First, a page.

Vicarious liability is the legal means by which we can pursue action against a vehicle owner or an employer for the negligent and injurious actions of those driving their vehicle or employees acting on behalf of the company. It’s not just long-haul truckers who fall into this category.
Recently, DNCE singer Joe Jonas was named a defendant in a car accident lawsuit that occurred when his assistant was driving his vehicle in Hollywood, CA. According to TMZ, plaintiff alleges the assistant made a left turn into an intersection, t-boning plaintiff, who had the right-of-way. There was no police report filed and there were reportedly no witnesses, but the plaintiff did take down the license plate number, which her injury attorney later traced back to Jonas. The assistant gave her name as the driver, though it’s unclear if Jonas was in the car at the time.
But even if Jonas wasn’t there, he could still be liable because not only was the vehicle his, but the person driving it was reportedly acting in the course and scope of employment. Both situations would fall under the umbrella of vicarious liability. She is seeking damages for physical pain and suffering, mental anguish, medical expenses and lost wages.
Here in Florida, the concept of vicarious liability has been well-established since the 1920 Florida Supreme Court case of Southern Cotton Oil Co. v. Anderson, wherein justices held that a vehicle owner is liable without fault for damages when someone negligently operates his or her vehicle with consent. (Negligent operation of a stolen vehicle wouldn’t count.) It should be noted that F.S.325.021(9)(b)(3) caps the amount of damages one can collect for this type of vicarious liability, up to $100,000 per person, $500,000 per accident (for bodily injury) and up to $50,000 for property damage. That’s still in excess of Florida’s minimum auto insurance rates.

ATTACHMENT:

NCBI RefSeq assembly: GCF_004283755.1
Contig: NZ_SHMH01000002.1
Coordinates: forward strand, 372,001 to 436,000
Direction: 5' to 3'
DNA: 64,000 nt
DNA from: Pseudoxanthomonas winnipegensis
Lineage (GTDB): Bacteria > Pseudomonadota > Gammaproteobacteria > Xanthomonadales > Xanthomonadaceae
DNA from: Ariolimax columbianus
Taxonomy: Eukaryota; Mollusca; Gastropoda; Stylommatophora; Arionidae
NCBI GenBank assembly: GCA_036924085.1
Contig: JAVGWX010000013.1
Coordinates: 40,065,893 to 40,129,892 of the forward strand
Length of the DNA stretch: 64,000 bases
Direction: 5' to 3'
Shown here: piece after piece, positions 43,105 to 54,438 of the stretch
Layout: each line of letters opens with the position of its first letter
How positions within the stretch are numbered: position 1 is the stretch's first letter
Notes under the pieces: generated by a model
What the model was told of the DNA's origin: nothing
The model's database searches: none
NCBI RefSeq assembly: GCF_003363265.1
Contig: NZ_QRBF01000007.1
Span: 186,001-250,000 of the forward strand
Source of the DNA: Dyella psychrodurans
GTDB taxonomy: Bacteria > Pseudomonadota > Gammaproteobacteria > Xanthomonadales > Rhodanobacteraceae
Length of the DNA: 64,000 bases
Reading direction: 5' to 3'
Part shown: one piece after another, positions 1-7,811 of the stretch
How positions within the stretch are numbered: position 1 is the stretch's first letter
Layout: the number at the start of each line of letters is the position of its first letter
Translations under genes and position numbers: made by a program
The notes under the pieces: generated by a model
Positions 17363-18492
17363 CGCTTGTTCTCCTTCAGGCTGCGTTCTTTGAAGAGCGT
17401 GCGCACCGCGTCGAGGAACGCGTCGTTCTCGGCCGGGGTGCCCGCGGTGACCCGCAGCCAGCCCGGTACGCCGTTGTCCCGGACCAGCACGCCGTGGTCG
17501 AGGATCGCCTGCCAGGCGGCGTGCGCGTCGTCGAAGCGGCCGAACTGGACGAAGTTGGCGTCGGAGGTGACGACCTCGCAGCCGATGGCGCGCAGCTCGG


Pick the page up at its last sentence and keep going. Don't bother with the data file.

There is also a potential claim for directly negligence on the theory of negligent entrustment. That is, the owner of the vehicle is independently at fault for granting consent to another to operate the vehicle knowing that person is likely to use it in a manner involving unreasonable risk of physical harm to himself and others (i.e., due to inexperience, a prior history of drunk driving or a record of careless operation) may be liable for any resulting physical harm. This claim would not be limited to the arbitrary damage caps.
Then there is vicarious liability of an employer for an employee’s actions. First, one needs to establish that the negligent driver was in fact an employee (as opposed to an independent contractor). Generally speaking, an independent contractor controls the means and methods of accomplishing the results of the work, which the company only controls the result. This “right to control” is a critical element. Once that is established (and it may not be contested), one must then show that the driver was negligent (i.e., breached a duty of care to operate the vehicle safely) and that this breach proximately caused plaintiff’s injuries. Finally, we need to show the negligent driver was acting in the course and scope of employment. This term is used a lot in workers’ compensation law, but it’s relevant in these cases too. This type of liability is allowable under the doctrine of respondeat superior, which is Latin for “let the master answer.”
To determine the answer to this, we will ask:
- Was the conduct of the kind the employee is hired to perform?
- Did the conduct occur substantially within the space/ time limits authorized or required by the work to be performed?
- Was the conduct spurred at least in part by a purpose to serve the business?
If the assistant in the Jonas case was simply driving his vehicle back to her house to retire for the night, it’s possible defendant could argue against a finding of vicarious liability. However, if Jonas was in the back seat and the assistant was chauffeuring him, then likely respondeat superior/ vicarious liability would apply.
Every circumstance is going to be different from the next, so it’s important to consult with an experienced Orlando car accident attorney.
Call Freeman Injury Law — 1-800-561-7777 for a free appointment to discuss your rights. Now serving Orlando, West Palm Beach, Port St. Lucie and Fort Lauderdale.
JOE JONAS Sued for Car Accident YOUR ASSISTANT WRECKED ME!!!, Feb. 27, 2018, TMZ
More Blog Entries:
Shoddy Repair of a Vehicle Traps Couple in Fiery Crash, Jury Awards $42 Million, Feb. 28, 2018, Orlando Car Accident Lawyer Blog